I know that in some countries a non-adversarial judicial system has been adopted, but I’m completely vague on the details. I do know that it’s a system heavily criticised by the proponents of the adversarial system, on what grounds and with what legitimacy I’m not sure. I’ve also heard that it hasn’t necessarily produced better or fairer outcomes. I’m also at a loss as to how such a non-adversarial system is financed, without accused persons being able to pay top dollar for the best lawyers. However, I can’t help but intuitively feel that a non-adversarial, collaborative system, in which everybody has the same aim, to uncover the truth surrounding a particular crime or alleged crime, would in principle be a better approach.

3. Work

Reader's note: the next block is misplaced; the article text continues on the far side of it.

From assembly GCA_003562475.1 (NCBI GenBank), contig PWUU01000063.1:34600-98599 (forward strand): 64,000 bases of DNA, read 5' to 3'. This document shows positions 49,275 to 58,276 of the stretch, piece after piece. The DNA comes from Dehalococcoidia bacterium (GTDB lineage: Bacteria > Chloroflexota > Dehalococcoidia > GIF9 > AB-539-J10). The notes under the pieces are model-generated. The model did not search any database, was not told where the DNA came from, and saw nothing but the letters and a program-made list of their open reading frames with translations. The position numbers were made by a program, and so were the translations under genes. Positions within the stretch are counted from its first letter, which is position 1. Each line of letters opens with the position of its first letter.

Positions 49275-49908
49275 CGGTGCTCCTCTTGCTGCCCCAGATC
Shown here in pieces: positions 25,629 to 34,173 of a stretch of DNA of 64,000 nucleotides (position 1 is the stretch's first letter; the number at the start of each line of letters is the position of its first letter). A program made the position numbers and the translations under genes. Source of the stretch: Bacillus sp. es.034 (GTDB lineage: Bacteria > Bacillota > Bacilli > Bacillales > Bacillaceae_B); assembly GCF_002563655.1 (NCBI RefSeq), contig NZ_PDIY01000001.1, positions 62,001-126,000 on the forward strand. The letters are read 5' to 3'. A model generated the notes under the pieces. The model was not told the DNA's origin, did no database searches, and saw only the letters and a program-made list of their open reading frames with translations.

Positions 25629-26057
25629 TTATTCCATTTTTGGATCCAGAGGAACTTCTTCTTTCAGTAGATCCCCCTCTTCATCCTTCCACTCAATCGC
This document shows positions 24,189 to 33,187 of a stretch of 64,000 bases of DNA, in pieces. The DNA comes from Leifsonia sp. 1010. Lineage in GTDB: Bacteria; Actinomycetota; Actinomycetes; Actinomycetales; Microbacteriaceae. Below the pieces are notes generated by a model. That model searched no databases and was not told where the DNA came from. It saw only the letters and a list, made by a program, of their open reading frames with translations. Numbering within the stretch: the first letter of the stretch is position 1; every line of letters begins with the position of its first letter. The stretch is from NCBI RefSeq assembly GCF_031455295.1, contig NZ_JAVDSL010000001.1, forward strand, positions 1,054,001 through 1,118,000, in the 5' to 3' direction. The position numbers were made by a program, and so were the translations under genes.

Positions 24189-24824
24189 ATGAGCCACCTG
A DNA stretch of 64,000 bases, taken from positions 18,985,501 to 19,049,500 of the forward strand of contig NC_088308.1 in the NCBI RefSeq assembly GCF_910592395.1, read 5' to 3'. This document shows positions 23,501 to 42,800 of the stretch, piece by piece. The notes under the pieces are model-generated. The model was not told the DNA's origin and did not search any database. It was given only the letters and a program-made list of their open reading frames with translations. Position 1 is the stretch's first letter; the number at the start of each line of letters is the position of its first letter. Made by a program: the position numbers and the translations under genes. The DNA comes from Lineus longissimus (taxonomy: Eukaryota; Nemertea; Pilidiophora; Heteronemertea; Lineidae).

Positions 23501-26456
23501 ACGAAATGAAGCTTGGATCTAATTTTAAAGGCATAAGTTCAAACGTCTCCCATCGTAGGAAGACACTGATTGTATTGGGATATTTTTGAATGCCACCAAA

I presume that ever since we began to divide labour – that is, from the beginning of civilisation – work and power have been intimately related. In fact, it’s only in recent times, with the growth of the idea of universal human rights and the notion of inherent, individual human dignity, that we’ve come to see that people shouldn’t necessarily be devalued according to the type of work they do. The otherwise brilliant Aristotle notoriously wondered whether slaves were capable of consciousness, and this, I would guess, was not due to their inherent status [he knew well enough, surely, that today’s battalion commander could become tomorrow’s slave to forces victorious over him], but to the menial work he or she was forced to do. Similarly when the novelist V S Naipaul [whose work and character I’ve always loathed] recently declared himself to be a superior writer to every female who has ever taken up a pen, he based this ‘knowledge’ on female work, as he saw it. Women, or women writers, had never been estate managers or big bosses or whatever, and so could never see things from a superior male perspective.This idea that employers were inherently superior to ‘underlings’ has only gradually faded with the advent of the union movement and its ability to articulate the rights and grievances of such underlings. Mostly this has involved clashes, demonstrations and strikes, with the formation of employer groups to combat the rise of workers’ associations.